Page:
Introduction”Alfred psychiatry in 1902, he joined Sigmund Freud’s weekly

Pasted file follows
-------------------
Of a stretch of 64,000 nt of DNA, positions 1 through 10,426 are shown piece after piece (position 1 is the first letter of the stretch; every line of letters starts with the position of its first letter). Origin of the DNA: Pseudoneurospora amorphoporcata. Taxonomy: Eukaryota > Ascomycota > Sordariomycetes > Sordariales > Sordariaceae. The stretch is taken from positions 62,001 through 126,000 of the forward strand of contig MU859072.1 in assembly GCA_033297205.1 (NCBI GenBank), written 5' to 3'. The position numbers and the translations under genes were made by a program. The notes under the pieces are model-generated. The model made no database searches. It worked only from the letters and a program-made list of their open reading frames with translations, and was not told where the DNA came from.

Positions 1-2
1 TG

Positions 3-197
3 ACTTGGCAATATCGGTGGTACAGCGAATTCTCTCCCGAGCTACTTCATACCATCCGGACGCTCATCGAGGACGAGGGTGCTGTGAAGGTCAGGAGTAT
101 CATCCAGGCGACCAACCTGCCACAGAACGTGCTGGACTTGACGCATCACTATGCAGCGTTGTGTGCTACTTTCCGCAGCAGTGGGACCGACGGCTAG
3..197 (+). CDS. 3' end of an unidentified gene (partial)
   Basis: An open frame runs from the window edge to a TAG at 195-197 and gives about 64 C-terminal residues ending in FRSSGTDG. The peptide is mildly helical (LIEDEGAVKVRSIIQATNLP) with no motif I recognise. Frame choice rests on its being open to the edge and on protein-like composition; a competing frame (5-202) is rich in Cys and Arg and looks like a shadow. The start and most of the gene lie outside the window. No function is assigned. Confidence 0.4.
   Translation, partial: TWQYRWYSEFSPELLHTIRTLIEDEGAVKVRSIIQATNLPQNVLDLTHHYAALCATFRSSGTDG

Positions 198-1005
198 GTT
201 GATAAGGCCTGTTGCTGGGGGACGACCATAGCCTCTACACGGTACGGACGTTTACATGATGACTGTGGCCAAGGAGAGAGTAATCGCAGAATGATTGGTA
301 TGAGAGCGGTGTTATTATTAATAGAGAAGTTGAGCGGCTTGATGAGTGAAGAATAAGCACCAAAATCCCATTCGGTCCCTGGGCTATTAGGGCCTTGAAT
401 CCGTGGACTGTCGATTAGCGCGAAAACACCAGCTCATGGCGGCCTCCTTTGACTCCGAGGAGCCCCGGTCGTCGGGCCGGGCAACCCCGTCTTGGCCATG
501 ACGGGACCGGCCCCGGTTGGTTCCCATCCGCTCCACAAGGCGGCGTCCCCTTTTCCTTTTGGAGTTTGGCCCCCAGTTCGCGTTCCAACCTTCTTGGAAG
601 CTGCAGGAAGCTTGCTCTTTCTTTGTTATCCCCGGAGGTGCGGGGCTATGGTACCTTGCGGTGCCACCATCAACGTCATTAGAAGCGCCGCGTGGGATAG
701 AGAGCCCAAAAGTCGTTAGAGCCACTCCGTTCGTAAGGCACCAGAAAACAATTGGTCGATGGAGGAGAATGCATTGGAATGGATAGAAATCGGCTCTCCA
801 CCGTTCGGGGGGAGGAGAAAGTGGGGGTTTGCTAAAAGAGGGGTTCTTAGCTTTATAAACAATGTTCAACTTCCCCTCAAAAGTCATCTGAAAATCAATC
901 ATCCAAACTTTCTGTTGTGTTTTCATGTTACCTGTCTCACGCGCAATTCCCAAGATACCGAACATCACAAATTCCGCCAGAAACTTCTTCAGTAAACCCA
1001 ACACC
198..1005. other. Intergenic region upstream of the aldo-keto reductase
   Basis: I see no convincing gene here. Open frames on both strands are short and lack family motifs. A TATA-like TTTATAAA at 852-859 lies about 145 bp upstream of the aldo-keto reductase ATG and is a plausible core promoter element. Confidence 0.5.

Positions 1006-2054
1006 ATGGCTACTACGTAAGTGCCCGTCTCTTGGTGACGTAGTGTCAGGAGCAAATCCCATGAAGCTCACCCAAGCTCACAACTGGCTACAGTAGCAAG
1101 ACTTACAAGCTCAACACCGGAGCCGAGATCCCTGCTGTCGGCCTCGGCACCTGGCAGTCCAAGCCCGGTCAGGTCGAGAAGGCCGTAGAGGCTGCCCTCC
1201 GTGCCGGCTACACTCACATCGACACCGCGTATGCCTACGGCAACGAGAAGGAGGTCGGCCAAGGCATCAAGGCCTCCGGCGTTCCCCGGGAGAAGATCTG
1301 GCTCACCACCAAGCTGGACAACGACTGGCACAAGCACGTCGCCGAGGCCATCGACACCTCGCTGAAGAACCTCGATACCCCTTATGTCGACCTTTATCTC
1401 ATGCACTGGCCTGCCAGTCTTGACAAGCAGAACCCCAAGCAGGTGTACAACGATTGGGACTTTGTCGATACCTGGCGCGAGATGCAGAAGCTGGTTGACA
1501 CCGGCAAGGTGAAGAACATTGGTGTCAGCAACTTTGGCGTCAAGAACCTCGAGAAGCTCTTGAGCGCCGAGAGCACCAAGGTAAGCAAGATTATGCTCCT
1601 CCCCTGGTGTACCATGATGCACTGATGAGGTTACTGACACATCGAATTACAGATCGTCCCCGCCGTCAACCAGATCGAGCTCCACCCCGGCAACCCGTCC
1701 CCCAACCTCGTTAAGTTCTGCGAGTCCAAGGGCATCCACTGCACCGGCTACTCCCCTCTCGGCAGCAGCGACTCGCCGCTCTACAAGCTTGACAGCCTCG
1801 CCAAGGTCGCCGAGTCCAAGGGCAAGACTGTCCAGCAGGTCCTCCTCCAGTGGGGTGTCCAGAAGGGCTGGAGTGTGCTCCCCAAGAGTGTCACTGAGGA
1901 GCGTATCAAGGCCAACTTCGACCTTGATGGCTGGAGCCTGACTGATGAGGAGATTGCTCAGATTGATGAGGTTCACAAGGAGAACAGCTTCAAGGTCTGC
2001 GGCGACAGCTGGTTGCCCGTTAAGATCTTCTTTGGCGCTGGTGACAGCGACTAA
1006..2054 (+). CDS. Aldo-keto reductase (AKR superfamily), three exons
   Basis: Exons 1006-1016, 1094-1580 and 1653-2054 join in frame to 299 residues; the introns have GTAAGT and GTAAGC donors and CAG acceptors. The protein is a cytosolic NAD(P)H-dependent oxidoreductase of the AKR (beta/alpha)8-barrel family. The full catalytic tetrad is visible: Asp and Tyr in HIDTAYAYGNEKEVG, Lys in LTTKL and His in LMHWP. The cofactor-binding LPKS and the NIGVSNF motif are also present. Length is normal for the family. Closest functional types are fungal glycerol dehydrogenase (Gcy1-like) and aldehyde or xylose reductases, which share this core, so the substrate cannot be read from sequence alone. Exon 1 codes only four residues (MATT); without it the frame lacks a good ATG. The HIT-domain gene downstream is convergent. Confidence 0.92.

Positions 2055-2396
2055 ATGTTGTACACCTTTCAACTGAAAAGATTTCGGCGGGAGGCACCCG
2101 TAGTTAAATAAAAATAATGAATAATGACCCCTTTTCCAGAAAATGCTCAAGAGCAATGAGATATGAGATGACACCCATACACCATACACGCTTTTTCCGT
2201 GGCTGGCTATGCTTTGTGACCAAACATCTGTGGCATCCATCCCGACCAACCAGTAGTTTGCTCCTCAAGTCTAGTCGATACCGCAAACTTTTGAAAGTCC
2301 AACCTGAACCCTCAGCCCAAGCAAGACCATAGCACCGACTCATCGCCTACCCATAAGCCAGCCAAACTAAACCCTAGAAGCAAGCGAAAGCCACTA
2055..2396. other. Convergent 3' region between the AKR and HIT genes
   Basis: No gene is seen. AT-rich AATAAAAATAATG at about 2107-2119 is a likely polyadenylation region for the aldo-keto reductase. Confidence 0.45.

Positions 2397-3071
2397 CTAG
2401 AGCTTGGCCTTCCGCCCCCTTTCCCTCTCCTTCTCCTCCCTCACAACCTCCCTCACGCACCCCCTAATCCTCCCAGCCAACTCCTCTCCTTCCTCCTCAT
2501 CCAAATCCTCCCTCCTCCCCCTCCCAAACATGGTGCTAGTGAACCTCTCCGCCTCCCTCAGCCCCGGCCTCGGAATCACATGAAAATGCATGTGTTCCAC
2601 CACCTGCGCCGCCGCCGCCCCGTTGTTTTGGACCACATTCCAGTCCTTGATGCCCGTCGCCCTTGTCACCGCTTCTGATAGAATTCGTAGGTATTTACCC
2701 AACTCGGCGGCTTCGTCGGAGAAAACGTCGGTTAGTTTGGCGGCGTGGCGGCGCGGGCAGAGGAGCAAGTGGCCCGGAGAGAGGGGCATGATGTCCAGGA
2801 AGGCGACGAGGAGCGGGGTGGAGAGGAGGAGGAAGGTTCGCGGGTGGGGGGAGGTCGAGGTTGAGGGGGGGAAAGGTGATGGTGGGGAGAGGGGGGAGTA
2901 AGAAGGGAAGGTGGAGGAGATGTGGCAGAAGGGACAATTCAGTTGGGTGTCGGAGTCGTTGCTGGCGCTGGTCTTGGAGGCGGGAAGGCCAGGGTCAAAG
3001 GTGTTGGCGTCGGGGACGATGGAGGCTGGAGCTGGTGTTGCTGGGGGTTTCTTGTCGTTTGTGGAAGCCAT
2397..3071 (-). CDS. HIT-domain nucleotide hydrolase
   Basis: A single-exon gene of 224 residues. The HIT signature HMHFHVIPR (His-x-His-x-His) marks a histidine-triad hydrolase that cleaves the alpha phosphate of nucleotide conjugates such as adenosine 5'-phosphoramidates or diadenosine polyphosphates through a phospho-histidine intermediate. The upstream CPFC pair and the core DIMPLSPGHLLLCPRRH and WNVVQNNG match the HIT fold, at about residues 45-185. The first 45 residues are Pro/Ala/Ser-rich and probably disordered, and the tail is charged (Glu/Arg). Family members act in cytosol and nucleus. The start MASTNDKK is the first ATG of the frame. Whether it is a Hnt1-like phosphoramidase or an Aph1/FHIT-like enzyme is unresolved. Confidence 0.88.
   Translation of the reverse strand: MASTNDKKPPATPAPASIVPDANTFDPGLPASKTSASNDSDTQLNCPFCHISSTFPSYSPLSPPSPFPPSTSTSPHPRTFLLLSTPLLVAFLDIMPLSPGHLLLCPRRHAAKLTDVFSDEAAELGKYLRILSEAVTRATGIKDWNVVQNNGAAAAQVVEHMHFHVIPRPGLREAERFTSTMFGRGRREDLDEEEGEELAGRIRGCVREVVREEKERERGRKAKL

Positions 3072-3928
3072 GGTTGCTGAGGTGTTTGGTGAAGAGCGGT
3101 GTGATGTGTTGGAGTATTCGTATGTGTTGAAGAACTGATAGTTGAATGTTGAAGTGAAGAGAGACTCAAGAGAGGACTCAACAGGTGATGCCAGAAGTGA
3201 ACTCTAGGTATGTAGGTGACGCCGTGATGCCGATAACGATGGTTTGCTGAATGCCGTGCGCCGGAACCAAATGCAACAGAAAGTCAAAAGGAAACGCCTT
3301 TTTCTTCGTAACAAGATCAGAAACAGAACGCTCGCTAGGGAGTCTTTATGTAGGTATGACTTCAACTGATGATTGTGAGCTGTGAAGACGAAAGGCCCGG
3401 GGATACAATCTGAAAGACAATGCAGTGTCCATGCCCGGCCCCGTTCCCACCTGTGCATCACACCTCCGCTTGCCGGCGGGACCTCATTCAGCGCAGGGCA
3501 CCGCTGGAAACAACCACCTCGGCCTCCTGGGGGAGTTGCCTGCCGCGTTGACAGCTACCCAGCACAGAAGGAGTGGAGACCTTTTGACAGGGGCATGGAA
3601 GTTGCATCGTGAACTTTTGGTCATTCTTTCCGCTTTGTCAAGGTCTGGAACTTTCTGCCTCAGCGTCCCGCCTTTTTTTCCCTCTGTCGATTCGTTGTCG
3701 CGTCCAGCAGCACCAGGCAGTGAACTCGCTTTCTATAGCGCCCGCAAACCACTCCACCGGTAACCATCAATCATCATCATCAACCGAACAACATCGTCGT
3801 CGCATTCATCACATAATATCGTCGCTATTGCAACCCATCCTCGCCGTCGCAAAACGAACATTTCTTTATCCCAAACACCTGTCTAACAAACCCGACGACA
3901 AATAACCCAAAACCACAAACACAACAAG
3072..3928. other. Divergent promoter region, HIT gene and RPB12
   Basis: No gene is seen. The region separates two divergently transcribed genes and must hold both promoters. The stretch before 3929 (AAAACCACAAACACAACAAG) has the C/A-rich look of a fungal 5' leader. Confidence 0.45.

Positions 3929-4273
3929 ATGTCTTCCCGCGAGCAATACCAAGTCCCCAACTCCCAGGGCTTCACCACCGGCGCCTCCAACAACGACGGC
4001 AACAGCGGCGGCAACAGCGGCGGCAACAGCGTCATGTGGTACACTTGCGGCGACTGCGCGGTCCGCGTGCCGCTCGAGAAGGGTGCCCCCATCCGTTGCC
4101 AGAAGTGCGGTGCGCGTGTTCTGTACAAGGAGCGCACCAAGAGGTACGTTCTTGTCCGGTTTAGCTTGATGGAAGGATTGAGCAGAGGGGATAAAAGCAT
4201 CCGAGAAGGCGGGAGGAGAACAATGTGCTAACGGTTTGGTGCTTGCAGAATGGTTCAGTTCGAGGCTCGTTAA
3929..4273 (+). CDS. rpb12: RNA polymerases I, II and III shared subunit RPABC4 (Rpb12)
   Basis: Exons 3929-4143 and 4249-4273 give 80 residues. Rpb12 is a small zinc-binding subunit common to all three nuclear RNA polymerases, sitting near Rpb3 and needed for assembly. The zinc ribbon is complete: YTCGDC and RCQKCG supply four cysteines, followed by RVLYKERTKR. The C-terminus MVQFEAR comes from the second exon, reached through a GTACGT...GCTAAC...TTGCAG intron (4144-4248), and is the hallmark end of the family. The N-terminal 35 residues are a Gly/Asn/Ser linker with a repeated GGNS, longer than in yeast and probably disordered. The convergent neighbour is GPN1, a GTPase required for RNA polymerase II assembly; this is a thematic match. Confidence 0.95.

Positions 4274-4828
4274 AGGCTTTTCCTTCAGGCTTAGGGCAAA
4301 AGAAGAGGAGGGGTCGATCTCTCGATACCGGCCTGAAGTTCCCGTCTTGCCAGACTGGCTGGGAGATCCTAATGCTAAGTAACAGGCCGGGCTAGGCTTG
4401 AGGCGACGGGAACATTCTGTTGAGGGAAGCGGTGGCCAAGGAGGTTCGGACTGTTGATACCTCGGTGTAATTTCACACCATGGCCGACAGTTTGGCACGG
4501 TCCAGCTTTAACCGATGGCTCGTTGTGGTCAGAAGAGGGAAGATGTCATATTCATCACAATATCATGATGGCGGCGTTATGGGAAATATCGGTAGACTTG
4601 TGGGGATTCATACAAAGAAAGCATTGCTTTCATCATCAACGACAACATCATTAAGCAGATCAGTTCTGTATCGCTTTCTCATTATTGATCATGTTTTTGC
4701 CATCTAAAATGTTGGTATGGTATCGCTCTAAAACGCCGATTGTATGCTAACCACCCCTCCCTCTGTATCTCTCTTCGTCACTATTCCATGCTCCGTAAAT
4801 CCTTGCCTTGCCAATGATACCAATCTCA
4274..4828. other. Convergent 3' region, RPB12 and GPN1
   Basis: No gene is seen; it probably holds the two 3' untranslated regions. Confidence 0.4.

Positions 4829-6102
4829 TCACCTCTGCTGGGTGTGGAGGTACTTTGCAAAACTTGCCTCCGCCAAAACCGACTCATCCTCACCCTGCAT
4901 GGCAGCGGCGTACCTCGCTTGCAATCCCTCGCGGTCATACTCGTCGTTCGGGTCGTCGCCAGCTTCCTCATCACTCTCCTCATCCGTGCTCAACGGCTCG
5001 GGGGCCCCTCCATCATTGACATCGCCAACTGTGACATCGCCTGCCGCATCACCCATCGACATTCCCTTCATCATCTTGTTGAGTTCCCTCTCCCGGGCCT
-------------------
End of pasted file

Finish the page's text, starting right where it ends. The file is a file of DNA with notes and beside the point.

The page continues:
Introduction”Alfred Adler, the founding father of Individual Psychology was one of the first theorists to suggest that birth order influences personality”( Gustafson, 2010).  As what is expected of the oldest is different than the middle or youngest child. Adler started with this idea on birth order and others have continued down this path of research.  “Having lived through WWI, Serving as a physician, first with the Austrian Army at the Russian front, and then in a children’s hospital” (Adler, 2014). He was in a unique position to study people specifically children in the aftermath of war.Biography portion”Alfred Adler (1870 – 1937) was born in Penzing, Austria, the 2nd son of a Jewish grain merchant. In poor health as a child, he did not walk until age four because of rickets; at age five Adler developed pneumonia and was a close call for him, “(Adler.2014). This was only one of his childhood struggles. “In 1895 he received his medical degree from the University of Vienna. He specialized in ophthalmology and practiced general medicine. When he became interested in psychiatry in 1902, he joined Sigmund Freud’s weekly discussion group on psychoanalysis, one of four charter members” (Schultz, 2011, p330).   He was the first president of Freud’s Vienna Psychoanalytic Society, but was later voted out over disagreements with Freud single minded focus on the male sex organ or the lack one depending on client’s gender.  “In 1911, Adler split with Freud to form his own group, several other members of the Freudian school left with him, due to this breakup he is considered the first proponent of psychoanalysis” (Schultz, 2011, p330). The following year, in 1912, he published The Neurotic Constitution, where he coined the term “individual psychology””He proposed the concept of social interest, defined as an innate potential to cooperate with others to achieve personal and societal goals. Our social interest develops in infancy through learning experiences” (Schultz, 2011, p330).  Focused on conscious not the unconscious, Adler believed we are more strongly affected by our plans for the future. Striving for goals or anticipating coming events can influence present behavior” (Schultz, 2011, p331).  “He proposed a generalized feeling of Inferiority as a motivating force in behavior, for example; a child who stutters may, through conscientious speech therapy, become a great orator; a child with weak limbs may, through intensive exercise, excel as an athlete or dancer” (Schultz, 2011, p331).  “In examining his patients’ childhood years, Adler became interested in the relationship between personality and birth order. He found that the oldest, middle, and youngest children, because of their positions in the family, have varying social experiences that result in different attitudes toward life and different ways of coping” (Schultz, 2011, p332).”Adler (as cited in Ansbacher Ansbacher, 1956) stressed the golden rule of Individual Psychology: Everything can be different. Similarly, birth-order personality implications are not one size fits all.  Instead, they are important tools that, when coupled with such other developmental issues as gender, family values, ethnicity, and community values, help provide an environmental context to a client’s subjective understanding of the world.  Additional factors such as death or impairment of a sibling, blended families, a large age gap between siblings, and differential familial and cultural norms may influence expectations of siblings differentially” ( Watts, 2010).  Unfortunate that is too large of a body of research to cover in the paper.Psychologist work description”One study of 700 brothers who played major league baseball found that younger brothers were 10 times more likely to steal bases than their older brothers and were also superior in overall batting success. This and other studies also showed that younger siblings were far more likely to participate in high-risk activities such as skydiving (Sulloway & Zweigenhaft, 2010)” (Schultz, 2011, p332).The First born is the default leader in the eyes of the parents which translates to the mindset of the children in the family. Which in turn influences the devolvement of the child’s by changing what is expected of them,” They are typically believed to be serious, conscientious, directive, goal oriented, aggressive, rule conscious, responsible, jealous, high achieving, competitive, and high in self-esteem”( Alfred, nd ).”A Firstborn’s common feeling of a fear of losing the top position may make them more risk averse, and thus less likely to embark on a new venture” ( Alfred, nd ). Any siblings added to the family changes the dynamic and priorities of the parents, for the Firstborn it means sharing the attention with any other and how they cope with that feeling does have an effect on them.  “Firstborns try to please their parents by acting as surrogate parents for their siblings, a behavior that can increase conscientiousness” (Rohrer , 2015). Adler (as cited in Ansbacher & Ansbacher) emphasized the importance of psychological birth order, stating, it is not, of course, the child’s number in the order of successive births which influences his character, but the situation into which he is born and the way in which he interprets it (Ansbacher, & Ansbacher, 1956,p. 377).”The middle or second born child or children often have the sense of not belonging. They feel they have to fight to receive attention from others because they feel many times they are being ignored as being the same as another sibling. They tend to have fewer pictures in the family photo album alone, compared to firstborns. Being in the middle, a child can feel insecure. This in turn will affect their relationships throughout their whole life” (Alfred, nd ).  “Not surprisingly, Adler stressed that second-born children make the best counselors. Not only do they have the opportunity to observe and profit from mistakes the first-born children make, but they also can learn compassion for others by themselves initially being in a “second place-act two slot” coming into the world” (Ansbacher, 1992).”An only child may experience difficulties in adjusting to the world outside the family, where he or she is not the center of attention” (Schultz, 2011, p332).  Only children are stereotypically seen as spoiled and the center of attention, not always. They share some traits with both youngest and oldest as there is no competition for affection from family and care givers. Though the “Research does not support Adler’s view that only children are more selfish and have difficulty adjusting to the real world” (Schultz, 2011, p332). Humans are in part a product of our environment that we’re raised in and adding to the family is a chance in the environment, we must cope and change to move forward. While birth order does not define us, it can impact us. Psychology is about the greater understanding of human behavior.  Every psychologist has their contribution to give, not everyone gets their fair share of credit as Alfred Adler was shorted a few times; “Although many of Adler’s ideas have become widely accepted, his public acclaim declined after his death and he has received relatively little credit for his contributions. Many concepts have been plagiarized. For example, the London Times obituary for Sigmund Freud, gave Freud credit for term ‘inferiority complex’. When Carl Jung died, The New York Times reported that Jung had coined the term! Neither paper mentioned Adler” (Schultz, 2011, p334).  Still, he’s remembered as one of the big modern influences on psychology with William James, Sigmund Freund and Carl Jung.